I had bought two second hand books on Brecht a while ago. Rhie Won-Yang’s Studies on Brecht (1984), discussed last time, is a mass-produced paperback (as far as academic literature is mass-produced), designed for students all around the country, and sold at a price of 4,500 won (my copy shows suspiciously few notes, though).
In contrast, my copy of Studies on Brecht’s Mother Courage (1989) by SIN Seong-hui (신성희) is one out of possibly fifty reproductions of a type-written manuscript, bound in a dark-blue hard-cover with golden lettering, mostly in hanja, the Chinese characters that designate serious inquiry and enduring insights, and features a hand-written dedication by the author to Mr. AN Sang-won (안 상원 님께), dated the 26 Sept. 1989, three months after the thesis had been handed in at the Graduate School (대학원) of Sungkyunkwan University (성균관 대학교), to obtain the academic degree Master of Arts (문학석사학위) from the Institute of German Language and Literature (독어독문학과).
Stacked in the bargain bin, alongside other theses on German-language literature of identical appearance (all the usual suspects, from Hauptmann to Handke), at a first glance it looked like some professor had recently moved to the countryside, yielding an opportunity to get rid of all those souvenir thank-you presents he or she never had intended to read anyway. On a second thought, however, aforementioned Mr. An seems to have been a fellow student of Sin. A biographical entry notes that he received a PhD with a dissertation on “Artistic Issues in Rilke’s New Poems” (「릴케의 <신시집>에 나타난 예술의 문제」) at Sungkyunkwan, later worked there and at Hanyang University (another hatchery of Brecht scholars) as a lecturer and translated a number of German books, among others Rilke’s treatise on Rodin.
Back to Sin’s study on Brecht’s Mother Courage, one of more than thirty MA-theses on Brecht written in Korea during the 80s. After a short introduction (I. 머리말) and a general chapter on German literature during the Third Reich (II. 독일 파시즘시대와 文學), an account of Brecht’s perspective on the Thirty Years’ War (III. 브레히트가 보는 30年 전쟁) paves the way to the central part of the thesis.
Mirroring the study’s subheading, the fourth chapter deals with the “Realities of War and the Life of the People” (IV. 전쟁의 현실과 민중의 삶) Sin discusses two major Brechtian characters—Mother Courage and her mute daughter Kattrin—as personified behavior patterns, illuminating different modes of adaptation vis-à-vis the contradictions of capitalist society (paraphrased from the German abstract).
More interested in the ways Brecht is tackled in different contexts, both on stage and on paper, than in Brecht’s thoughts themselves, I found three things quite astonishing:
First, the textual surface is truely fascinating, thanks to the extensive use of Chinese characters, eye-catching renderings of German terms and names in hangeul (the native Korean script), and quotes in German. The combination of three different kinds of scripture also helps the skim-reading eye by identifying key terms in an palpable way.
Second, apart from generic Korean encyclopedic reference works, Sin uses exclusively German-language secondary literature. This makes sense, of course, given the subject matter—still, I am impressed. On the other hand, Sin does not refer to any Korean scholarship on Brecht, which at that time should have been more easily available (the majority of the German works quoted date to the 70s).
Numerous quoted passages from Mother Courage also beg the question whether Sin has used the existing translation provided by Rhie in his Studies on Brecht (see my last entry on that matter; nowadays there is also a more recent translation by LEE Yeon-hui [이연희]) or made a new one herself. Despite some similarities, the latter seems true, as this excerpt from Mother Courage’s last song clearly shows:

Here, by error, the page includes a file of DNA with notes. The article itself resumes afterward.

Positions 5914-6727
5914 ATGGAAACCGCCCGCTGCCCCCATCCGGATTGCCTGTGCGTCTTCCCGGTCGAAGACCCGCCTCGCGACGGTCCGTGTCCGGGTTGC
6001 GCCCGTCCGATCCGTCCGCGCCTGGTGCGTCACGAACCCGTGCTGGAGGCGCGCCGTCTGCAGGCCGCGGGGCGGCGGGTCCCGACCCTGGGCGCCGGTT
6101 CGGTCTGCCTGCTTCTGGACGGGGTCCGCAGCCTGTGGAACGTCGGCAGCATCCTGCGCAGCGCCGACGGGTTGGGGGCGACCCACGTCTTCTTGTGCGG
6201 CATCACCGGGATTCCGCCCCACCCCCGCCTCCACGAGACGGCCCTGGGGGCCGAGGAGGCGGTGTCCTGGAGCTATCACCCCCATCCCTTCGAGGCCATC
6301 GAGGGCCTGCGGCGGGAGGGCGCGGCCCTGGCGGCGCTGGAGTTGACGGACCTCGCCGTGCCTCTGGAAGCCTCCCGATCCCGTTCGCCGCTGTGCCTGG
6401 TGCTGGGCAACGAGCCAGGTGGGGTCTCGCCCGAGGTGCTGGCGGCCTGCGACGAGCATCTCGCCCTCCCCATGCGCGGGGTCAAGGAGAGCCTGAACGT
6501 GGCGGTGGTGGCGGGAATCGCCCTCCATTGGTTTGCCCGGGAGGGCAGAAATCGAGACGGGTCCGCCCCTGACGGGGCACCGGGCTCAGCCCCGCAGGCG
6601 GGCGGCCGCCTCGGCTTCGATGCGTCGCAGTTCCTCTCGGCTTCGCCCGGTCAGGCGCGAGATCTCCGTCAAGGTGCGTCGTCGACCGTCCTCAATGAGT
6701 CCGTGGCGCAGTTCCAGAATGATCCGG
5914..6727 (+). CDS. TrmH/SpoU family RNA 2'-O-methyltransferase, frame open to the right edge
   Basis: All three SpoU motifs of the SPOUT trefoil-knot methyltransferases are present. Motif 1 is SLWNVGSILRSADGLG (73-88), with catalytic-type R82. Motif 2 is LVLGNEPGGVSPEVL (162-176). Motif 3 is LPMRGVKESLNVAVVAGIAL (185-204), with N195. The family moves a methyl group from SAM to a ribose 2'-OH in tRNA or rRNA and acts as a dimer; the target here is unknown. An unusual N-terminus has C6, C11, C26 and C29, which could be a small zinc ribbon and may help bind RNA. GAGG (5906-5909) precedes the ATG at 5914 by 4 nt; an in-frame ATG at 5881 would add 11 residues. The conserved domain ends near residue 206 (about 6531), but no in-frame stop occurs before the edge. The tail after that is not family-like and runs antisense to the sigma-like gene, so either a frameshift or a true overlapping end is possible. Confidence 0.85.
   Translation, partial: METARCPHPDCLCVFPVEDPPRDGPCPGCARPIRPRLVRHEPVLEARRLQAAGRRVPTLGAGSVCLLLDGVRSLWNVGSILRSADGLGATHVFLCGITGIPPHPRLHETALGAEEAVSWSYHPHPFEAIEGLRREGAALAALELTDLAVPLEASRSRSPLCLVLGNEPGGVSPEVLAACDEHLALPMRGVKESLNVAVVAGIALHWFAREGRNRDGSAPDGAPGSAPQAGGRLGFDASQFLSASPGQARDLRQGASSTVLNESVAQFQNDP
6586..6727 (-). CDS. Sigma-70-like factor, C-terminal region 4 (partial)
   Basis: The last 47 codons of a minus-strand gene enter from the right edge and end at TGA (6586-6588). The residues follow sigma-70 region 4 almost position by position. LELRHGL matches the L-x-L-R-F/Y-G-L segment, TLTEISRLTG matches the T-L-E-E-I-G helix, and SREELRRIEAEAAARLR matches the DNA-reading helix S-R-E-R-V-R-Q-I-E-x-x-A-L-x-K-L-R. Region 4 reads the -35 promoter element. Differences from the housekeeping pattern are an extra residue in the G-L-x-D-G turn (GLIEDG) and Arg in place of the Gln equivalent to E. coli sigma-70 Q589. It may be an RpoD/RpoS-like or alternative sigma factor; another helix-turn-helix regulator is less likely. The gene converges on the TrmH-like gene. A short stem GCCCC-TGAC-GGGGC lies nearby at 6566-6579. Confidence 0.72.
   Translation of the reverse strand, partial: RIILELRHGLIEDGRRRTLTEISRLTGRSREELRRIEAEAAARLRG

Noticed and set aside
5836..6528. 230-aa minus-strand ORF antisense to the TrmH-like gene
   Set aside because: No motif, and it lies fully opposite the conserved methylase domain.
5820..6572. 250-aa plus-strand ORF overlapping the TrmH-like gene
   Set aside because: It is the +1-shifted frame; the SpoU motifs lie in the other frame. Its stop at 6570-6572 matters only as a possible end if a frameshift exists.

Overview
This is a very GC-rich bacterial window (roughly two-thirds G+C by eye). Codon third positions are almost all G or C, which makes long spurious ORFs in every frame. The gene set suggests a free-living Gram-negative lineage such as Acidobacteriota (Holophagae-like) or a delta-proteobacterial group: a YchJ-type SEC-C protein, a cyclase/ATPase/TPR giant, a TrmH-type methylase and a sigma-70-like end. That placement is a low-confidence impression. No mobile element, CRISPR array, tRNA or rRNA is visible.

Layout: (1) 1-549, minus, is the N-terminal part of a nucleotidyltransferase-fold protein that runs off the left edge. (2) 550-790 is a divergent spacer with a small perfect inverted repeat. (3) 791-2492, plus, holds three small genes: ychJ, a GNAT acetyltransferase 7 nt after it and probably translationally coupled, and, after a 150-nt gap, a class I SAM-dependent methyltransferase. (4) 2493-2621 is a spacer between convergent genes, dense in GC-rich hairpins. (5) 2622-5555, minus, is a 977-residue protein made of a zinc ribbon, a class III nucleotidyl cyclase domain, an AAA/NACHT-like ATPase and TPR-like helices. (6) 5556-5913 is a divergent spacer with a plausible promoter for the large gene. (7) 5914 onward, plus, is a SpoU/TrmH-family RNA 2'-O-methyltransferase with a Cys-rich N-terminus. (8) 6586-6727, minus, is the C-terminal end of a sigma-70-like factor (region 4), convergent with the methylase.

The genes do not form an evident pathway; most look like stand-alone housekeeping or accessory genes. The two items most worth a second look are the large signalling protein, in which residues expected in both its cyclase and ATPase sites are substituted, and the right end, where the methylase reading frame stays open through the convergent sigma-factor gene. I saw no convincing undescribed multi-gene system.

|幸運[행운]과 위험을 거듭하면서||행운과 위험을 거듭하면서|
|전쟁, 그 놈은 뭔가를 그곳으로 끌어 당기네||전쟁, 그 놈은 오래도 가지.|
|전쟁, 그 놈은 백년이나 계속 되겠지||전쟁, 그 놈은 백 년도 더 가지만|
|천민은 생기는 것도 없다오||불쌍한 천민은 생기는 게 없다오.|
|오물이나 얻어 먹고 넝마나 걸친다오!||얻어 먹는 거라곤 돼지 죽 같은 것,
두르는 옷가지는 넝마 같은 것!
|봉급의 반은 연대가 도둑질해 가고||쥐꼬리만한 봉급은 연대가 잘라먹고|
|하지만 누가 알아 기적이 일어날지||하지만 누가 아나, 기적이 생길지.|
|遠征[원정]은 아직 끝나지 않았네!||행군이 끝나려면 아직 멀었다오!|
And here the original:
Mit seinem Glück, seiner Gefahre
Der Krieg, er zieht sich etwas hin.
Der Krieg, er dauert hundert Jahre
Der g’meine Mann hat kein Gewinn.
Ein Dreck sein Fraß, sein Rock ein Plunder!
Sein halben Sold stiehlts Regiment.
Jedoch vielleicht geschehen noch Wunder:
Der Feldzug ist noch nicht zu End!
[…] (B. Brecht, Gesammelte Werke 4, p. 1438)
Finally, the use of the term minjung (민중 / 民衆) in the title of Sin’s treatise (“The Realities of War and the Life of the People“, being translated as “Volk” by Sin herself) might make this MA-thesis an example for the academic integration of the correspondent political concept. Literally “the masses of the people”, both in the sense of an ethnic community and a proletarian initiative, the term minjung became a discursive in the social movements in South Korea of the 70s and 80s and has a lasting legacy in the form of interwoven notions of democracy, tradition, and nationalism (see, for example, Kenneth M. Wells’ anthology South Korea’s Minjung Movement: The Culture and Politics of Dissidence, 1995).
How studies like Sin’s figure in the historic discourse (or discourses) on minjung would make an interesting research topic. Likewise, a comparative close-reading of various approaches might provide insights about the reception of Marxist theory and terminology in the context of a movement opposing the strongly anti-Communist ruling class. I wonder where those other 30-something MA-theses on Brecht are lingering…
— 9 Oct. 2010 (土)
- 申璇憙, 「Bertolt Brecht의『억척어멈과 그녀의 자식들』硏究 — 戰爭의 現實과 民衆의 삶을 中心으로」碩士學位 請求論文, 成均館大學校 大學院, 1989. 6.
- SIN Seon-hui, Studies on Bertolt Brecht’s Mother Courage and Her Children, Focusing on the Realities of War and the Life of the People, MA-thesis, Sungkyunkwan University, June 1989 (79 pages).